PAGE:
Although I was really interested in the plot, I felt like the writing was a bit didactic and unrealistic. I just couldn't reconcile the fact that the parents of the girls, who are very involved in their children's lives and have dealt with pretty painful race dynamics in their own marriage,
Jan 15, 2020 rated it really liked it  ·  review of another edition
As the adoptive mother of a bi-racial daughter who is being raised in a predominantly white community, I'm always interested in books like THE OTHER HALF OF MY HEART. It asks some important and intriguing questions about identity, Blackness, racism, judging each other, etc. and teaches valuable lessons about standing up for each other and ourselves, and loving each other (and ourselves) in spite of (and because of) our differences. Lots of thought-provoking discussions could come out of the issu ...more
Jun 10, 2010 rated it liked it
Sundee Frazier is the most thoughtful, kind, and honest person I know. And her newest book is an exploration of the two sides of her own self -- the outgoing and the shy. I think any writer can relate to that! And I think kids will relate to a sibling relationship that's tight and complicated and fraying a bit as the twins bump into the preteen years.

I felt I got inside Minnie, the lighter of bi-racial twins, and really felt her outsider/where do I belong pain. But I missed getting to know and u
Mary Ann
When do you talk with your children openly about race? Do you talk about noticing the color of someone's skin? I was fascinated last spring listening to Po Bronson, author of NurtureShock, talk to a group of parents about scientific research and implications for raising children. One of the topics he covered was how parents are doing a grave disservice to their children by trying to be "color neutral" and avoid discussions of race. As he writes in a column in Newsweek, "Ignoring the color of ski ...more
Sep 06, 2014 rated it it was ok
Shelves: juvenile-fiction
Similar to Brendan Buckley's Universe and Everything in It and The Blossoming Universe of Violet Diamond, The Other Half of My Heart is the story of an adolescent struggling with her identity. Minni King is fairer-skinned twin sister of Keira King and is deeply concerned with how she is perceived by others, and fears that she isn't "black enough."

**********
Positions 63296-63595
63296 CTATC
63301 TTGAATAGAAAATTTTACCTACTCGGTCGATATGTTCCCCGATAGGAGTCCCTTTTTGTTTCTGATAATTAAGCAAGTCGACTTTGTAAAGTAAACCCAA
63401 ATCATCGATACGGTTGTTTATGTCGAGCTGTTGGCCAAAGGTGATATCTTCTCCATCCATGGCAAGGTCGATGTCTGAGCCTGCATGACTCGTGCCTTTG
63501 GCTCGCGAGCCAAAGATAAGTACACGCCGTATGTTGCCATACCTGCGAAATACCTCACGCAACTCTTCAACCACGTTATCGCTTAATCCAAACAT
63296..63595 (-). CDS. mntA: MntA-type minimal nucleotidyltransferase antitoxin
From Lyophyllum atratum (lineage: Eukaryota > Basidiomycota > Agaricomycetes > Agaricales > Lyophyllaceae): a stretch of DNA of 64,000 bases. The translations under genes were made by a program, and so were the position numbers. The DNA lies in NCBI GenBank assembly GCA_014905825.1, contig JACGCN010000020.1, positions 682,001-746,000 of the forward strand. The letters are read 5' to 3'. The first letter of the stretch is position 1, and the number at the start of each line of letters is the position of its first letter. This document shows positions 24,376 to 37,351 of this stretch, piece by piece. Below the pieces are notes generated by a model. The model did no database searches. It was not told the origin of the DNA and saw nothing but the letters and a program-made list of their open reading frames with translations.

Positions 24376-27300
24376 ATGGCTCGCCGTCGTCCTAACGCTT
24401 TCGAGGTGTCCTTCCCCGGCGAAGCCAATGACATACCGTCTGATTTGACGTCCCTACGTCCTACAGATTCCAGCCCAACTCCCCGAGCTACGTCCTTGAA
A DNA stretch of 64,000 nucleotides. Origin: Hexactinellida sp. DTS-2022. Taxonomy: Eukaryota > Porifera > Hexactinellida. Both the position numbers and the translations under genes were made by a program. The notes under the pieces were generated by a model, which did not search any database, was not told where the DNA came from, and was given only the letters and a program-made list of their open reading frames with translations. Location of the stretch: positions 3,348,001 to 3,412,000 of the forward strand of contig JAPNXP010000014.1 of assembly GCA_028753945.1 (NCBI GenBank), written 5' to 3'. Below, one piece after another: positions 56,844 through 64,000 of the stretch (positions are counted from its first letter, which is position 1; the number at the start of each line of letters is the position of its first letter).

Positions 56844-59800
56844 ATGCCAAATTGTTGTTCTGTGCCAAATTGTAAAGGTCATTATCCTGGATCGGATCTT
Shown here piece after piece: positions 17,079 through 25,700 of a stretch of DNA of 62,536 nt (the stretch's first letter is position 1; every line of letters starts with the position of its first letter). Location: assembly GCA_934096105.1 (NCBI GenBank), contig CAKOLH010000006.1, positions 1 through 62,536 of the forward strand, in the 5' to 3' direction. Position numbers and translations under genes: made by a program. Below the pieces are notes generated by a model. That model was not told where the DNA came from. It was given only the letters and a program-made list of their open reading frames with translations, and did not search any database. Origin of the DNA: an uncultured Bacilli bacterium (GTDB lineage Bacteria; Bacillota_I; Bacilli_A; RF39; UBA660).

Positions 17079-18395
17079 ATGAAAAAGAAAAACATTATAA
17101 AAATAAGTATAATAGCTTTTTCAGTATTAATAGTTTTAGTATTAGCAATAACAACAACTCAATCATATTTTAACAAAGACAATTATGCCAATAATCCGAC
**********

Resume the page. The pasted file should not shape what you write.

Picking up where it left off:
Unlike Brendan Buckley, Minni seems fixate on her biracial heritage and readers are reminded of her fixation on every. single. page. Like Violet Dia
A.R. Thompson
Mar 28, 2019 rated it liked it
Eight little genes.

Out of the millions that tell people who they're going to be, only seven or eight tell them what color their skin will be. Eight little genes. That's it. But those eight little genes have traditionally stood in the way of acceptance from others, and now they're standing in the way of two best friends, one white, one black.

Who happen to be twins.

Minni, short for Minerva, and Keira King have always been closer than close, best friends forever. They are definitely not identical-
Becky Birtha
With biracial twin nieces in my family, and also knowing another set of biracial twins who more closely resemble the girls in the book, I was very curious about Sundee Frazier’s The Other Half of My Heart. I was glad, in the end, that I stuck with it. The story is told (in third person) from the point of view of one twin, Minni, who takes after their (white) father in looks. Of the two, Minni’s more intellectual, shyer, less self confident, and tries harder to please. Her sister Keira, who, in l ...more
Feb 26, 2018 rated it did not like it
I wasn't crazy about this book but it did had some good features, such as it being really smooth and gentle. One thing that was really annoying about it is when Kiera argues and gets mad at Minni when Minni is also going through being accepted and Minni never does anything! The book is pretty slow and without much action. The BIG parts were really the contest and even then it wasn't as interesting as I hoped. I expected more from this book because the main idea of it and the back of the book mad ...more